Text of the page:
Mayor Michael Bloomberg challenged the 2010 census results for New York City Wednesday, telling officials in Washington that the city believes "tens of thousands" of residents were not counted.
The 2010 census tallied the city's population at 8,175,133, an increase of 2.1 percent from the 8,008,278 counted in 2000. The 2010 result surprised City Hall as being unexpectedly low.
In a letter to Robert Groves, director of the U.S. Census Bureau, Bloomberg said the city based its challenge on the large number of housing units in certain parts of Brooklyn and Queens mistakenly classified as vacant. "It is our expectation alone that the City's population could increase by tens of thousands of New Yorkers if the errors from those two Census (areas) alone were corrected," wrote Bloomberg, indicating that other parts of the city might have been undercounted as well.
Joseph Salvo, director of the population division for the Department of City Planning, previously estimated the city's population at closer to 8.3 million.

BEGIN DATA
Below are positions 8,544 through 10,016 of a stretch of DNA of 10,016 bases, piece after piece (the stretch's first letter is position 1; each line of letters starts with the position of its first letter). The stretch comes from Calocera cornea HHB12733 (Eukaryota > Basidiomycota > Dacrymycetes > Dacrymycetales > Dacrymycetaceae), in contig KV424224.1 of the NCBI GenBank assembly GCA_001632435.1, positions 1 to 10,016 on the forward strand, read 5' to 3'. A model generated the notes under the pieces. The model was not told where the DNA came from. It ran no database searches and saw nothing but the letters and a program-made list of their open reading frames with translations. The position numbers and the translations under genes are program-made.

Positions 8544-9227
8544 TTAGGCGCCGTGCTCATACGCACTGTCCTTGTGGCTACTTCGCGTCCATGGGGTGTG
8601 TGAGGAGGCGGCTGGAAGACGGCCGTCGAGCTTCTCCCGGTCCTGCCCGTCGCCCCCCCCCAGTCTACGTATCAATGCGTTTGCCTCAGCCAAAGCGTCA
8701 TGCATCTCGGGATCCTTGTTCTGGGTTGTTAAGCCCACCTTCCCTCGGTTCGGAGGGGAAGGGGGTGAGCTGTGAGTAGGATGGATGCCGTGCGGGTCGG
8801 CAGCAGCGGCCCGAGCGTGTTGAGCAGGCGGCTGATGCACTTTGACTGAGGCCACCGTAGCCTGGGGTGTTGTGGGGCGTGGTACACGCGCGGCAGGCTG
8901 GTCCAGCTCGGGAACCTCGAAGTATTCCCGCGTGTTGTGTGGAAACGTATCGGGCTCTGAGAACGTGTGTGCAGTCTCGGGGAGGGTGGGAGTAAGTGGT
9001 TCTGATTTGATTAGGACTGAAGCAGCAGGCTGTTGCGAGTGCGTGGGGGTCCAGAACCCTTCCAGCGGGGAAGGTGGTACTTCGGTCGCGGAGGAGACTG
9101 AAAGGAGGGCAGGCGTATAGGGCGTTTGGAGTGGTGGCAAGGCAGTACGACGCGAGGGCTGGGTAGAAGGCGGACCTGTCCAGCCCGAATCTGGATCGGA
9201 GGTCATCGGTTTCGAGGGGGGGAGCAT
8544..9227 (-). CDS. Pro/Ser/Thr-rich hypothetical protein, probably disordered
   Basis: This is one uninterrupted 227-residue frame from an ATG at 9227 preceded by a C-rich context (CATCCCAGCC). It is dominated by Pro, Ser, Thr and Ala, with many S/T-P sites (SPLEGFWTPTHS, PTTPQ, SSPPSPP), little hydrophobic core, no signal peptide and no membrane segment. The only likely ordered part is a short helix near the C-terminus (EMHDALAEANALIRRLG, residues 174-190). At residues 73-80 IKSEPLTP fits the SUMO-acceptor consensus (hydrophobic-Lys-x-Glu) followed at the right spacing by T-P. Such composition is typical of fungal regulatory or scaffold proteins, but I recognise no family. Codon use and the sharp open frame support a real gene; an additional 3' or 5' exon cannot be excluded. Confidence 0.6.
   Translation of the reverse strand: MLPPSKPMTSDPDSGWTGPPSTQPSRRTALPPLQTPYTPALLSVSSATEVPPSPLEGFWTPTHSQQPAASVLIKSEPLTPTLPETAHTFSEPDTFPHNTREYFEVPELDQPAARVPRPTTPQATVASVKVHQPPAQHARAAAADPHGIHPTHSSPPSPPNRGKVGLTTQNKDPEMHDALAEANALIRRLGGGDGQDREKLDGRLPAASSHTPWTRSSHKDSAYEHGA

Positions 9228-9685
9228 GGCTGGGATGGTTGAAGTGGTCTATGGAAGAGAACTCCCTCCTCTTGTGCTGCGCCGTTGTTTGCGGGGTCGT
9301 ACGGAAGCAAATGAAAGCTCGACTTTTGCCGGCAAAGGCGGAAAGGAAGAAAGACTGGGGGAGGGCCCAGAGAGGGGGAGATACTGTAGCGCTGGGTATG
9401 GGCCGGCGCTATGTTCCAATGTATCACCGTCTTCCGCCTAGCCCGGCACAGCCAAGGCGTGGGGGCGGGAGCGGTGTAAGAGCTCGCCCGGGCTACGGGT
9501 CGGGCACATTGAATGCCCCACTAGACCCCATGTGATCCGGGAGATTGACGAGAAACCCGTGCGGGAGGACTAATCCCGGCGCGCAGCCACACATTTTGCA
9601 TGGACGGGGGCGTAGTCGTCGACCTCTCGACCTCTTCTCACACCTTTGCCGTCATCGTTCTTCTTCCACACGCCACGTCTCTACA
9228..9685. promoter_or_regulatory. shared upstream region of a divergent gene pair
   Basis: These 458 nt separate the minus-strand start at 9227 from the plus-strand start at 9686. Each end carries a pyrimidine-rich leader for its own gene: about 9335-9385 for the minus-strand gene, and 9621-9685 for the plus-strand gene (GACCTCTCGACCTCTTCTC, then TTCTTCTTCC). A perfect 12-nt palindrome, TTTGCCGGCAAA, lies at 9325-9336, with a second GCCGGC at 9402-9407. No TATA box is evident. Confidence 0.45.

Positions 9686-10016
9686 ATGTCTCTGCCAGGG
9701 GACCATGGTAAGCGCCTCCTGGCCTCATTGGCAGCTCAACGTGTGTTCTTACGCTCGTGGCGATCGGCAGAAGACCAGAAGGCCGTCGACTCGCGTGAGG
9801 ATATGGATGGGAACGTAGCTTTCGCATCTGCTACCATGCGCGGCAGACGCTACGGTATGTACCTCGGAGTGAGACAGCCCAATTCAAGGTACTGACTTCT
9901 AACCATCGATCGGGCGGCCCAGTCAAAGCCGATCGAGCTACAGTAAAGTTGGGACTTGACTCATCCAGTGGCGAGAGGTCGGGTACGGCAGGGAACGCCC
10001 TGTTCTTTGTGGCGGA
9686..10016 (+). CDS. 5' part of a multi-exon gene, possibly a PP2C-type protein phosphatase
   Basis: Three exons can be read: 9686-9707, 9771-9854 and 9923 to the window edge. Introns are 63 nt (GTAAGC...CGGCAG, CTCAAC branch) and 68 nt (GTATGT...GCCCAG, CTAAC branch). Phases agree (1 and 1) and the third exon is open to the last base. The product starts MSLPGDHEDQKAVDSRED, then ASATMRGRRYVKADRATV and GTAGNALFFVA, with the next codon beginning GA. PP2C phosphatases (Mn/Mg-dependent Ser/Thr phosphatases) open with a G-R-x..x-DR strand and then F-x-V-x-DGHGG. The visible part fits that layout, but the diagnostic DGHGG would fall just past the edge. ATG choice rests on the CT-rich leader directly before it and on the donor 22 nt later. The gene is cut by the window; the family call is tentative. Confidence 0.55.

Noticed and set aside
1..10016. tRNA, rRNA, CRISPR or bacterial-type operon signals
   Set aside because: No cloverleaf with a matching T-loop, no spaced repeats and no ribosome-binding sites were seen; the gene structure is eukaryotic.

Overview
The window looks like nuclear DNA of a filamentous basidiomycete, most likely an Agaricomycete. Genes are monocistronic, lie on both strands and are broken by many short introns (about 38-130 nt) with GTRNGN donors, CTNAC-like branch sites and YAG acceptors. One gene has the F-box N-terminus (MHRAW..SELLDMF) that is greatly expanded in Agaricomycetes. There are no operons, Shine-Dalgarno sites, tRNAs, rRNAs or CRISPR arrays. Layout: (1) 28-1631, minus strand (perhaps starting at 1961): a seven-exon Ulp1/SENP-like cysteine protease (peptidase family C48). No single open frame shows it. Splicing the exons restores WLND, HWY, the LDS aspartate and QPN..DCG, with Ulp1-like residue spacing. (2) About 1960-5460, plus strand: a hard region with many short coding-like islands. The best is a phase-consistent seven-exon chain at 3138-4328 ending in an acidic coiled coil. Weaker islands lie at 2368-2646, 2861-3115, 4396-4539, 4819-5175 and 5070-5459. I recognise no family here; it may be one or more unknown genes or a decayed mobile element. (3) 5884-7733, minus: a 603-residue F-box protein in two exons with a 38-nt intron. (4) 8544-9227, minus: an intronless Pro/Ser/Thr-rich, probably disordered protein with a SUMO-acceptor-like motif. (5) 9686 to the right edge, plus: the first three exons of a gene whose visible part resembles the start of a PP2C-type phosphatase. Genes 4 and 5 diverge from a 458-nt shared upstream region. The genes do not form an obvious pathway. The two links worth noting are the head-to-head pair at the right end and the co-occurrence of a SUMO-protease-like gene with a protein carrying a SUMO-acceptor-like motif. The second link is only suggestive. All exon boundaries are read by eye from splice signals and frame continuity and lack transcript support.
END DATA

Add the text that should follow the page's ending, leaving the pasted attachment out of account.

In his letter to Groves, Bloomberg acknowledged that while any increase in the population count wouldn't impact congressional reapportionment, the count would change baseline estimates used to determine the city's aid from Washington.
City demographers focused on two areas within Bay Ridge and Bensonhurst in Brooklyn, as well as within Astoria and Jackson Heights in Queens. An examination of foreclosure information, real-estate values, new construction permits, certificates of occupancy and earlier housing vacancy studies indicate there was an excessive number of vacant units reported in the last census, the city said.In a 2008 city study of vacancies, 227,097 units were unoccupied, but the 2010 Census found more than 34,000 additional vacancies. City officials said they expected the Census Bureau to have a response in about two months. Agency officials couldn't be reached for comment Wednesday.